In her overview of Islam, Jaffari explained how the religion implores followers to remain humble, to bring peace to their communities, and to perform an honest, searching self-inventory every day.

“We have a saying: ‘Give a person 70 excuses before you judge them,’ Jaffari said. “Many times, people don’t even give one. We make assumptions about who someone is or what their motivations are… Before we judge anyone else, we must have a daily accounting of our own deeds. If we don’t do that every night, we are not really being a good Muslim.”

The panel discussion, moderated by MCWRET board member and New Jersey Interfaith Coalition member Joseph Ritacco, also touched on the shortcomings found in the “Golden Rule,” which can often lead to false assumptions about others’ needs and desires.

“That’s often why we get in trouble. We attribute to other people the ways of thinking that we have, and by now we should know that that’s not the case,” Ritacco said. “So there is what I refer to as ‘The Platinum Rule,’ which is to hold yourself to a higher standard than you do others. Or, to say it another way, be strict about your own behavior and cut other people a lot of slack. You basically put others above you. If we were to treat others with that kind of respect, I think we would have much less conflict in the world.”

The program also featured a brief intermission, during which audience members were encouraged to engage in conversation with a nearby stranger, and a Q&A session hosted by the panelists.

One of the more prominent questions from the audience centered on cross-cultural hatred and terrorism, and the idea that religion may play a role in both. On a day when the terrorist group ISIS claimed responsibility for a fatal attack in Paris, panel members stressed the important distinction between religion and politics. ISIS, panel members said, is one of many groups throughout history to use religion for their own political gain, without truly understanding the tenets of a particular faith.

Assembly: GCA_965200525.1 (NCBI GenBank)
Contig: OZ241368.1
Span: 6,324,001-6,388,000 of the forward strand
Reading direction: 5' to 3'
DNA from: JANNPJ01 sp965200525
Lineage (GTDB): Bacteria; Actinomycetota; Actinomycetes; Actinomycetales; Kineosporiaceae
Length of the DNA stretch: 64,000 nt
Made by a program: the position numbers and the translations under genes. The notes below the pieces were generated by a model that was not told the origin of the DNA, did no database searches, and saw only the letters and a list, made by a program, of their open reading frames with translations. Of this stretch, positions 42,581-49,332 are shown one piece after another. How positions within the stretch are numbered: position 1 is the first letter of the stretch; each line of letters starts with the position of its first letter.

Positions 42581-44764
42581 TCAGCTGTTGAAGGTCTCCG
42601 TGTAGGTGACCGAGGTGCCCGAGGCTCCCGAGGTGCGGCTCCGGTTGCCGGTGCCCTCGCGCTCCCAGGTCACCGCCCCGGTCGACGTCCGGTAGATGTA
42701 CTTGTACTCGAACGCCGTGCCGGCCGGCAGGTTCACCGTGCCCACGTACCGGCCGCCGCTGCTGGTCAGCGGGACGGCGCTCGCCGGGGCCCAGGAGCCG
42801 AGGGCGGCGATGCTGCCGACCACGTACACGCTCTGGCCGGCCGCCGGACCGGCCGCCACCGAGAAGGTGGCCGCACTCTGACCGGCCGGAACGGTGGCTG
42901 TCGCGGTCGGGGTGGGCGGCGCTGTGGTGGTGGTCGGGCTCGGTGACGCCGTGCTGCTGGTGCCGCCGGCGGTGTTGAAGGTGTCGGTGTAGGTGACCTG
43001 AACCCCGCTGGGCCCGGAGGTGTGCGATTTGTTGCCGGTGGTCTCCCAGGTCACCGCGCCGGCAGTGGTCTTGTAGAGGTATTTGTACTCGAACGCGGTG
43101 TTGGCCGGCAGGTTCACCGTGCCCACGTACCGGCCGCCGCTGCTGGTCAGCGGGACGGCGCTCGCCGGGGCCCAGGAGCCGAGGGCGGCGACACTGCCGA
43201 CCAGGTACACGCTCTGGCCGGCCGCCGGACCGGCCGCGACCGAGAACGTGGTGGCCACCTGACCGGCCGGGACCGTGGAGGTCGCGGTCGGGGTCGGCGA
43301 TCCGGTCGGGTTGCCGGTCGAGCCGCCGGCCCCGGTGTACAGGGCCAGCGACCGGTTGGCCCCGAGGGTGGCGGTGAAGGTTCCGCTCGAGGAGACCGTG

“Each one of the religious beliefs represented on the panel, and others, have a segment of the Golden Rule,” Porter said. “Unfortunately we live in this postmodern society, where many of our beliefs and religious positions have been hijacked by radicals that believe they represent our faiths and our traditions. That’s why I applaud what we are doing here today, because we can see the sincerity in the actual beliefs and principles by which faith communities operate.

“I hope we take from this gathering today a greater appreciation that we may be of different faiths and different traditions, but we all have the same purpose,” Porter added. “And that purpose is allowing humanity to live together as one.”

Those sentiments were echoed by Brookdale graduate and current Monmouth University political science major Marco Pallidino, who said he attended the program to learn more about the panelists and their beliefs.

“It’s very valuable to have this kind of dialogue,” Pallidino said. “It promotes education and it promotes religious tolerance. If you don’t take the time to know your neighbor, you can never truly understand them. That’s pretty much where it starts.”

To learn more about the cosponsors of the event, click the links above. 

View more photos of the Multi-Faith Dialogue program here